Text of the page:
Changes to marketing in response to sugary beverage taxation: the Soft Drinks Industry Levy in the United Kingdom

Change log

Background: Overall sugar intake in the United Kingdom (UK) continues to exceed recommended levels. As high sugar consumption contributes to multiple non-communicable diseases, the World Health Organization recommends the implementation of sugary beverage taxes (SBT). To this end, the UK government introduced a levy on soft drinks manufacturers in 2018, known as the Soft Drinks Industry Levy (SDIL). SBTs are likely to lead to a variety of reactions among stakeholders across the food sector that may, in turn, impact on beverage, and sugar, consumption. Reactions of soft drinks companies may be particularly important in this regard. It has been hypothesised that soft drinks companies may respond to an SBT with marketing to protect their profits. Many definitions of marketing exist, sharing an understanding that marketing is a multi-component process that encompasses many activities, often coordinated by strategy. There is substantial literature acknowledging that marketing is an important determinant of dietary behaviours and inequalities. Though existing research on SBTs has explored their impacts on some features of marketing (such as changes to price or formulation), many other features have been overlooked (such as promotion). Furthermore, existing evidence has often failed to situate itself within a wider understanding of marketing as reflecting strategic coordination of activities. This risks overlooking the mechanisms through which changes in marketing in response to an SBT may enhances or undermine the SBTs impact on public health. Aims: This dissertation aimed to understand what ‘marketing’ encompasses in the context of SBTs, explore whether marketing changes are likely to influence the outcomes of SBTs, and assess marketing changes that followed the SDIL. Method 1: First, a scoping review of reviews using principles of critical interpretive synthesis was used to find conceptual confusion in the study of food and drink marketing in the public health literature to date. From these results, I concluded that future studies of marketing, including those specific to SBTs, should be grounded in the understanding that a broad range of separate marketing activities take effect in integration. Method 2: Second, I fitted multinomial logistic regression models to the 2017 cross-section of the International Food Policy Study, to explore the association between exposure to one form of marketing – sugary beverage promotion – and sugary beverage consumption. In doing so, I found exposure to promotion was associated with the consumption of sugary beverages. . The results tentatively suggest that changes to this form of sugary beverage marketing following an SBT could influence subsequent consumption behaviours, and thus the outcomes of the SBT. Method 3: Third, thematic analysis of 18 interviews with representatives from academia, civil society and industry, explored how marketing might change following the SDIL. Analyses unearthed the breadth and variety of anticipated changes that marketing might encompass, the decision-making contributing to a companies’ selection of these changes, and factors within and external to a company that might lead to heterogeneous responses across the soft drinks industry. Method 4: Finally, I used interrupted time series analyses to explore changes in leading soft drinks companies’ expenditure on advertising following the announcement and implementation of the SDIL. Analyses used advertising expenditure data supplied by Nielsen, a market research company, that measures expenditure through various media types (though excluding some novel forms of digital media). Though there was no evidence of changes in expenditure, it is possible that promotion changed in other ways, for example through greater use of digital media platforms. Conclusions: Evidence presented in this dissertation adds to existing literature by presenting a more comprehensive study of marketing in the context of SBTs. Together, this evidence illustrates that ‘marketing’ could be an important lens through which the complexity and breadth of soft drinks company responses to an SBT might be understood. Doing so has the potential to inform the design of policy strategies around SBTs that pre-empt adverse responses by soft drinks companies, such as complementary polices that restrict any increases in advertising, and thus may have better health outcomes. Moreover, embedding a greater appreciation of marketing in the design of public health policies might help them elicit commercial responses that amplify favourable health outcomes without harming profit, achieving both public health and commercial goals.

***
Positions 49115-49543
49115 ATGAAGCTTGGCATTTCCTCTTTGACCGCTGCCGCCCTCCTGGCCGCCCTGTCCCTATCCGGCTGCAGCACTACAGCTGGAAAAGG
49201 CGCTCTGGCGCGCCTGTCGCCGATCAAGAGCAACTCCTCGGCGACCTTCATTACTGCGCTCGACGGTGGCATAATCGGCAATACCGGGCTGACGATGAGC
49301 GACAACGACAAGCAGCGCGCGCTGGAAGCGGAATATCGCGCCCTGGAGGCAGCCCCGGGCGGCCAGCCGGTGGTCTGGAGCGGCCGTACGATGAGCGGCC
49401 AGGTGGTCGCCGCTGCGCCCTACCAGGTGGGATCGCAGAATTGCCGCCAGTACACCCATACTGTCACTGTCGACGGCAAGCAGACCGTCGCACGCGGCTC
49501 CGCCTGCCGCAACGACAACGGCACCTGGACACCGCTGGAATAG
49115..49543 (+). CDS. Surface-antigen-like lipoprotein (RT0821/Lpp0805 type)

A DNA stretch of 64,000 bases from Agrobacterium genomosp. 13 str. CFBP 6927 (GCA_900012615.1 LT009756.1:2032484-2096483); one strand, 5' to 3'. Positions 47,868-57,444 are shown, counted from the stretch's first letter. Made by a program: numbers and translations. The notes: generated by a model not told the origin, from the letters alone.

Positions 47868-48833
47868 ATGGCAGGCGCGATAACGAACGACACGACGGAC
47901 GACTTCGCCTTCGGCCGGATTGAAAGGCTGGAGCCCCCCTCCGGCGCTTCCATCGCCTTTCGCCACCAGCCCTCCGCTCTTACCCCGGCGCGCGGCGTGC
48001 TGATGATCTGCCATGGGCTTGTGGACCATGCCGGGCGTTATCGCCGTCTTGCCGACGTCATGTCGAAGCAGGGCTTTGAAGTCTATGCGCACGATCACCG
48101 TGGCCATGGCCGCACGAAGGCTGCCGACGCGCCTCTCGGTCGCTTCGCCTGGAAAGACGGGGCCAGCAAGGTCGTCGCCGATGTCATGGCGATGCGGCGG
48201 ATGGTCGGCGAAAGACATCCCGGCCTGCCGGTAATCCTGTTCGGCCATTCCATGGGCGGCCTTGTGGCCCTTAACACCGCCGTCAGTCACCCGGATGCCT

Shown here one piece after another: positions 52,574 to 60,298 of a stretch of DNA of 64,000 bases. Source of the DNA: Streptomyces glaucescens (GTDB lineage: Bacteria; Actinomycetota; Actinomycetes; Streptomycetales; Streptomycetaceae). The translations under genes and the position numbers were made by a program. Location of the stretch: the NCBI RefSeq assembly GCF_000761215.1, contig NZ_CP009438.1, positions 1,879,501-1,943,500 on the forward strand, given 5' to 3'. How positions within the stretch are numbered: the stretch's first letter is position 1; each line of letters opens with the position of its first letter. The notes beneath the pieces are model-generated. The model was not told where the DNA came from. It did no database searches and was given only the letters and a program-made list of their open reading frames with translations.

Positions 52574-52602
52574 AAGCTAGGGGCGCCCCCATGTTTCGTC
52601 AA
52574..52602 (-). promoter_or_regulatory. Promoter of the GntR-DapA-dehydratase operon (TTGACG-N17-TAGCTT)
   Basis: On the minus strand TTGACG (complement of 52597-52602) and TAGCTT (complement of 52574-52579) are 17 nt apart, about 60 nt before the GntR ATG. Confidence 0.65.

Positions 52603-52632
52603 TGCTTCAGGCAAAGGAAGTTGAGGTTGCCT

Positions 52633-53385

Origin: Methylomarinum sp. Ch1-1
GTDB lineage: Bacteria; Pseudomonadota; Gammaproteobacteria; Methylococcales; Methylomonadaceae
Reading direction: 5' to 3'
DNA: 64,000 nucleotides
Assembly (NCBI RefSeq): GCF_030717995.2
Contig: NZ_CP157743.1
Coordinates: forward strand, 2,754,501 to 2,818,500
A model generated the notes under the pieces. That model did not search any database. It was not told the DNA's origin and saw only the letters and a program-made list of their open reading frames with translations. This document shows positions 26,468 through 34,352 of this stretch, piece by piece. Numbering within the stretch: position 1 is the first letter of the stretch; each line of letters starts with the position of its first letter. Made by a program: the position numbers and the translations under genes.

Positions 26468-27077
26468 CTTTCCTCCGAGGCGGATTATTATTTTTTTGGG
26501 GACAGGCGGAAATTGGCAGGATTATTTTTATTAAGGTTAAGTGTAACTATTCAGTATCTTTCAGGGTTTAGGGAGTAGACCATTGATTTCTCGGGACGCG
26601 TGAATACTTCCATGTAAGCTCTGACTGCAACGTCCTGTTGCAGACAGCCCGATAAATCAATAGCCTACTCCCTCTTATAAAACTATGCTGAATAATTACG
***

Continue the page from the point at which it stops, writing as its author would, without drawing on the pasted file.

Adams, Jean
Public health, Sugary beverage taxation, Marketing
Doctor of Philosophy (PhD)
Awarding Institution
University of Cambridge
My PhD studentship was co-funded by the ESRC and Public Health England. During my PhD I received further discretionary funding from the ESRC and from Murray Edwards College.